Passamaquoddy Bay is a small inlet near the mouth of the Bay of Fundy. Its mouth is restricted by a chain of islands, including Deer and Campobello, and strong tides (range 8.3 m) prevail in the region.

    "" // resources/views/front/categories/view.blade.php Passamaquoddy Bay
  • Article

    Peace River

    Peace River, 1,923 km long, is one of the principal tributaries of the Mackenzie River system. The name of the river refers to a settlement between Cree and Dane-Zaa (Beaver) warring parties around 1781 at Peace Point at the lower portion of the river. The Dane-Zaa word for the river is unchaga, meaning “big river”; the Cree word for the settlement there is sâkitawâhk.

    ",_Peace_River,_Alberta.jpg" // resources/views/front/categories/view.blade.php,_Peace_River,_Alberta.jpg Peace River
  • Article

    Peace River Lowland

    The Peace River Lowland is a gently rolling lowland without clearly defined outer boundaries, extending east of the Rocky Mountains on both sides of the Peace River, sloping downward to the north and east.

    "" // resources/views/front/categories/view.blade.php Peace River Lowland
  • Article

    Percé Rock

    Percé Rock (or Rocher Percé) is a monolith off the Gaspé Pen​insula, 750 km east of ​Québec City, near its namesake, the town of Per​cé.

    "" // resources/views/front/categories/view.blade.php Percé Rock
  • Article

    Physiographic Regions

    Canada may be divided into seven physiographic regions. The Canadian Shield is the largest and oldest of these regions. The other six physiographic regions are younger and form two concentric rings around the Canadian Shield. The outer, older ring contains the Western Cordillera, Canadian Arctic and Appalachian Region. The second, younger ring contains the Interior Plains, Hudson Bay Lowlands and the St. Lawrence Lowlands. These regions may be further sub-divided based on their structure, relief and the presence or absence of permafrost and forest cover (see Natural Regions). Areas quoted for these regions are the land areas and do not include adjacent continental shelves or bodies of ocean water within Canada's territorial limits. Readers should also note that the abbreviation “masl” stands for “metres above sea level.”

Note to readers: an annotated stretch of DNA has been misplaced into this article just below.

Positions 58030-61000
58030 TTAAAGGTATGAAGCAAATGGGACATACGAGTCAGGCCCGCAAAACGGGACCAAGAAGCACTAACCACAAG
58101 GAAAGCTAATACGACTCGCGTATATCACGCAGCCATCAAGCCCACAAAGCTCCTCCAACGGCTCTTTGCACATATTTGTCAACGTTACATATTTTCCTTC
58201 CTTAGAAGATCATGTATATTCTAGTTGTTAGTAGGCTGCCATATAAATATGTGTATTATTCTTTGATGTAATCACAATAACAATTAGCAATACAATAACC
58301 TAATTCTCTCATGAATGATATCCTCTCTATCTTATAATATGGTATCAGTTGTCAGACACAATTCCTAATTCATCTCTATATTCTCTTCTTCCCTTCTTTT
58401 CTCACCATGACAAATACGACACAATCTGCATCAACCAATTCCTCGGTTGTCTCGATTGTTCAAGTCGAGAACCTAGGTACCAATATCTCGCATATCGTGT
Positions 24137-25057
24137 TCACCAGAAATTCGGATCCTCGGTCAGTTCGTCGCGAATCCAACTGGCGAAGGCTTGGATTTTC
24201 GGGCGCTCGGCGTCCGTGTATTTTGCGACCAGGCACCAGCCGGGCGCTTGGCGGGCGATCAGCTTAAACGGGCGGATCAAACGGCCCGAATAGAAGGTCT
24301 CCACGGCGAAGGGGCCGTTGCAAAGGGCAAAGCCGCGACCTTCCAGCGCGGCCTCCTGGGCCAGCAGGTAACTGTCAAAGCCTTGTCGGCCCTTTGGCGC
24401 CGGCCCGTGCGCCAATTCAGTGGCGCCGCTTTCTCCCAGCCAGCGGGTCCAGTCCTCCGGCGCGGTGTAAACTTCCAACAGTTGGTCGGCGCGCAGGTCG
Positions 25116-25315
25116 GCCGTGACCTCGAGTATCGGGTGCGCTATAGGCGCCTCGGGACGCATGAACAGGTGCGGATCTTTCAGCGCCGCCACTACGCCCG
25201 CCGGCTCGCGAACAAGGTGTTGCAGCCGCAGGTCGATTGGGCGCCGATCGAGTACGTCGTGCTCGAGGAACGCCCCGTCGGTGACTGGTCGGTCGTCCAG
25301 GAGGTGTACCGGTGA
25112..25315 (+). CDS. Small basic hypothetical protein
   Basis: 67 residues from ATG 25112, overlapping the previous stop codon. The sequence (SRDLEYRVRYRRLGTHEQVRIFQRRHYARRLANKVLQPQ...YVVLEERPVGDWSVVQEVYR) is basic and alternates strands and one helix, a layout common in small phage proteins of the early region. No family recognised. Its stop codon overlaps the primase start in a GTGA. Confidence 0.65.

"" // resources/views/front/categories/view.blade.php Physiographic Regions
  • Article

    Pine Pass

    Pine Pass, elevation 874 m, crosses the continental divide northwest-southeast in northeastern BC. The Pine River rises southwest of the pass then flows northwest to meet the Peace River, near Fort St John.

    "" // resources/views/front/categories/view.blade.php Pine Pass
  • Article

    Placentia Bay

    Placentia Bay, from the French plaisance (meaning a "pleasant place"), is a large, deep bay formed by Newfoundland's Burin Peninsula to the west, and the southwestern Avalon Peninsula to the east.

    "" // resources/views/front/categories/view.blade.php Placentia Bay
  • Article

    Port-au-Port Peninsula

    Port-au-Port peninsula is a roughly triangular peninsula with 130 km of rocky coastline but no harbours. The peninsula is joined to southwestern Newfoundland via a strip of land west of Stephenville. Port-au-Port is home to Newfoundland’s oldest francophone communities (see Francophones of Newfoundland and Labrador).

    "" // resources/views/front/categories/view.blade.php Port-au-Port Peninsula